Pinned Stock Options
Pinning is the phenomenon observed on option expiration days in which underlying stocks tend to close right at a strike price of an option (closing at-the-money). This behavior is not seen on non-expiration dates nor for stocks without options. Pinning creates certain risks for both public option traders and for option market makers (OMMs) – specialist dealers who earn commissions by buying from public sellers and selling to public buyers, thus ensuring the existence of a liquid market for options.
On option expiration date, a trader with a long position in ITM options will have a choice: close out the option position before the end of the day – receiving an amount of cash per option determined by the difference between the option strike price and the current stock price; or hold the position through the close and then receive (via a call) or sell (via a put) the underlying stock from/to the OMM. The risk of holding an option that is pinned near a strike price is that it could suddenly flip from ITM to out-of-the-money at the last second, leaving the option holder with a worthless position.
OMMs in general wish to avoid holding outright positions in an option, because they do not want to undertake price risk – they make their money from commissions, not from gains and losses. Since OMMs must stand ready to buy and sell puts and calls, they prefer a neutral posture with respect to prices. This preference is what drives the mechanism of pinning on expiration day.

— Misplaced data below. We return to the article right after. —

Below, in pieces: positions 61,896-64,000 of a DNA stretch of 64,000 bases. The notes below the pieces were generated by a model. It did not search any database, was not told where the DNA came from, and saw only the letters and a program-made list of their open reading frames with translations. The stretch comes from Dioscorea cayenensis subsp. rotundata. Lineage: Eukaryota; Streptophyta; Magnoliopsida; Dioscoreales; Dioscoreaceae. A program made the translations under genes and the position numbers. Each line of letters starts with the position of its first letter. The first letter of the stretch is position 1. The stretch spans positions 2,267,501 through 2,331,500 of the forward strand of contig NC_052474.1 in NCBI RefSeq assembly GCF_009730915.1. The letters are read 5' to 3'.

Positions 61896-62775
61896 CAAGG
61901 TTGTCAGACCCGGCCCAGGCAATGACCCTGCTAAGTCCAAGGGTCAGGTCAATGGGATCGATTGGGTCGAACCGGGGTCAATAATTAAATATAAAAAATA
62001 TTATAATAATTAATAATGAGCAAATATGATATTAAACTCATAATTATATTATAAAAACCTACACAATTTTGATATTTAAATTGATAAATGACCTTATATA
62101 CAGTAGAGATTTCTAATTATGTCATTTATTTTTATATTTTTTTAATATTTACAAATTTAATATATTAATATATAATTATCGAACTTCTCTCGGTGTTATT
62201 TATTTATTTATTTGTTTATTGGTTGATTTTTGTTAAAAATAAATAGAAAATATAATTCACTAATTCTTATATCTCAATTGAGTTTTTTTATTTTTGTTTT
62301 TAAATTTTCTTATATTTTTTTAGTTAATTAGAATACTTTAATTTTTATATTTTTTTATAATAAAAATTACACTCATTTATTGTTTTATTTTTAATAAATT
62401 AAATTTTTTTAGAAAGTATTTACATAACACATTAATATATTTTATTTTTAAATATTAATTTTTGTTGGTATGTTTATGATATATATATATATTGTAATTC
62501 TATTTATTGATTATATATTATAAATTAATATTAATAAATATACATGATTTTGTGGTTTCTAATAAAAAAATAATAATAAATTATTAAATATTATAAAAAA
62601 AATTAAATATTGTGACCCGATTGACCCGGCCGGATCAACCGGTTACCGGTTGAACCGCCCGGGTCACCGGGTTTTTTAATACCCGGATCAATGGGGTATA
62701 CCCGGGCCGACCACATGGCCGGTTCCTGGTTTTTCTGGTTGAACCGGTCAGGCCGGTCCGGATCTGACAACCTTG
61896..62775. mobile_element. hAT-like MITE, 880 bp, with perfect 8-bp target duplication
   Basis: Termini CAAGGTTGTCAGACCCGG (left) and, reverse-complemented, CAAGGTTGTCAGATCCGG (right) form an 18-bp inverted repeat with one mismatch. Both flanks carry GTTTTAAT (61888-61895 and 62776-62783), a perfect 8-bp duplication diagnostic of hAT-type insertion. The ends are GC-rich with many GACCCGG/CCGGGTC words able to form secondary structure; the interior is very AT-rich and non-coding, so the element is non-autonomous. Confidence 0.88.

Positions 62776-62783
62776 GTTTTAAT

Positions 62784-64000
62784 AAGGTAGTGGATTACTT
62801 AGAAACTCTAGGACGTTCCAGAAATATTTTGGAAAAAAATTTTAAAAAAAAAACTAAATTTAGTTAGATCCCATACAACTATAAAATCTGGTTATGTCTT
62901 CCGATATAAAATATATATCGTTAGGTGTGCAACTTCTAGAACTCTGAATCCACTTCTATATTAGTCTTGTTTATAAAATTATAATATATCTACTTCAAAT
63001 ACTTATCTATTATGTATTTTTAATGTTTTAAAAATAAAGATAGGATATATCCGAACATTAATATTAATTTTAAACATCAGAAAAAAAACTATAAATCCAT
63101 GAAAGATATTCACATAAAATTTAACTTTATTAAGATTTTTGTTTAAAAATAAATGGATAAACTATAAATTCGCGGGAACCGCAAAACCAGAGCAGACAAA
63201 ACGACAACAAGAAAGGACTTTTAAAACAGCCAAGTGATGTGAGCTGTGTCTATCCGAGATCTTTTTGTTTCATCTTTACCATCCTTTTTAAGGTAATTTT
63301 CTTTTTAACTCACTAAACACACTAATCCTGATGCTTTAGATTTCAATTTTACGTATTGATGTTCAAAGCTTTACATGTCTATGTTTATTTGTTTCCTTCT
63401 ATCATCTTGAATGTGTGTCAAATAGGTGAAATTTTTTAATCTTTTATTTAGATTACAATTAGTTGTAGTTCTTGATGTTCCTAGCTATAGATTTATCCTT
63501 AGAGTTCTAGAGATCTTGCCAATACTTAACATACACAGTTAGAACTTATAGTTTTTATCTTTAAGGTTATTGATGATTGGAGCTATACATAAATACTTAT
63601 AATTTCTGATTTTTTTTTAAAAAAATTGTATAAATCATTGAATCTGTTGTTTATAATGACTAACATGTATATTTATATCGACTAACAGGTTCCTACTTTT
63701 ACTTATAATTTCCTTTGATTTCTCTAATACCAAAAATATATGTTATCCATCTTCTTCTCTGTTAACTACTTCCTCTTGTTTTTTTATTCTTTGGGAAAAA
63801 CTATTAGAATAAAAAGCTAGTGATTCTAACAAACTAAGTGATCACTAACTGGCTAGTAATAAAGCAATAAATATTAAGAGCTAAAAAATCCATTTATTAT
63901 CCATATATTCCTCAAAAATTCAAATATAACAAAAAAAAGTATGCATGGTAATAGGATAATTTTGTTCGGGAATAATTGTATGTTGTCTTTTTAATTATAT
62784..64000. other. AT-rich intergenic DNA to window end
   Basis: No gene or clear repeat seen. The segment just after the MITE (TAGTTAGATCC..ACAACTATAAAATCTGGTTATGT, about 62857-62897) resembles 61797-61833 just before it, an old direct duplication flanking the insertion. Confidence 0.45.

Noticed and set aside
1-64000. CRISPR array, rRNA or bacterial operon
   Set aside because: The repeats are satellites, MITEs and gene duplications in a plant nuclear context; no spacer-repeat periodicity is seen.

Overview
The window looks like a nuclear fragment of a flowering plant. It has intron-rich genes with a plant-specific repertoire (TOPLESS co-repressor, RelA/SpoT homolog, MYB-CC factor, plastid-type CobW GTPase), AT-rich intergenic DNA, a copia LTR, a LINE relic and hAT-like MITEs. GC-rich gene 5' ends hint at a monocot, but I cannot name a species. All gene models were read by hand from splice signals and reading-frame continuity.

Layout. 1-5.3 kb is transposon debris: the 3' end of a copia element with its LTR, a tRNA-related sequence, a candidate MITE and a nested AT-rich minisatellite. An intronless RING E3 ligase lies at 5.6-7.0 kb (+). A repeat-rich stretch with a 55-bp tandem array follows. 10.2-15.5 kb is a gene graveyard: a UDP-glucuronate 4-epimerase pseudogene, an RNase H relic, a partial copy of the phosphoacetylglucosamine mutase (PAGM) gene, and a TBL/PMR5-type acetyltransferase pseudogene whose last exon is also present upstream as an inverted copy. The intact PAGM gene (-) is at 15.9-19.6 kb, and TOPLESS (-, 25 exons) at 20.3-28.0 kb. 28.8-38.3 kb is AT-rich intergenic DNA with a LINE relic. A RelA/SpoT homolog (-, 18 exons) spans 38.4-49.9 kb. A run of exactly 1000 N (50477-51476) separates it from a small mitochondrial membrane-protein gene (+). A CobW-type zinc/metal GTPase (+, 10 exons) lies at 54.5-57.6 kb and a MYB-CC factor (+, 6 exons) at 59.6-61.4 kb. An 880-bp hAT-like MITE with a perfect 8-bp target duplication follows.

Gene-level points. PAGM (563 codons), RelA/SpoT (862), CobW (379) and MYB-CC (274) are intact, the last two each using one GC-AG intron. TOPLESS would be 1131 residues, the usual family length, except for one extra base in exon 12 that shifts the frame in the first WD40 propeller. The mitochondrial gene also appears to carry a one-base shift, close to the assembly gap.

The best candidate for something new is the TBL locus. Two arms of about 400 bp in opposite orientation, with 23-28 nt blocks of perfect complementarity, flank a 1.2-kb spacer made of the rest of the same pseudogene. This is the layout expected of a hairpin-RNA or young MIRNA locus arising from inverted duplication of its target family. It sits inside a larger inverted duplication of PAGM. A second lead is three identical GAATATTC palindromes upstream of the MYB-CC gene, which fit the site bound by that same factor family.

Mechanism of Pinning
As the market approaches its close on expiration day, ITM call holders may sell their positions to lock in a profit. OMMs are obligated to buy these calls, but do not want to take on the price risk associated with holding the calls. Therefore, OMMs will hedge away this risk by short-selling the underlying stock into the close, thereby neutralizing price risk – the short stock position loses value as the long option position gains, protecting the OMM from price moves in a strategy known as delta hedging. Short selling tends to depress prices by increasing supply, so stock prices that were above the strike price are pressured downward toward the strike. The reverse situation occurs for put holders when stock prices are just below the strike near expiration: if the put holders sell their options, the OMM will neutralize price movements by buying underlying stocks, resulting in upward stock price pressure. The see-sawing of offsetting pressures is why stock prices get pinned to option strike prices at expiration.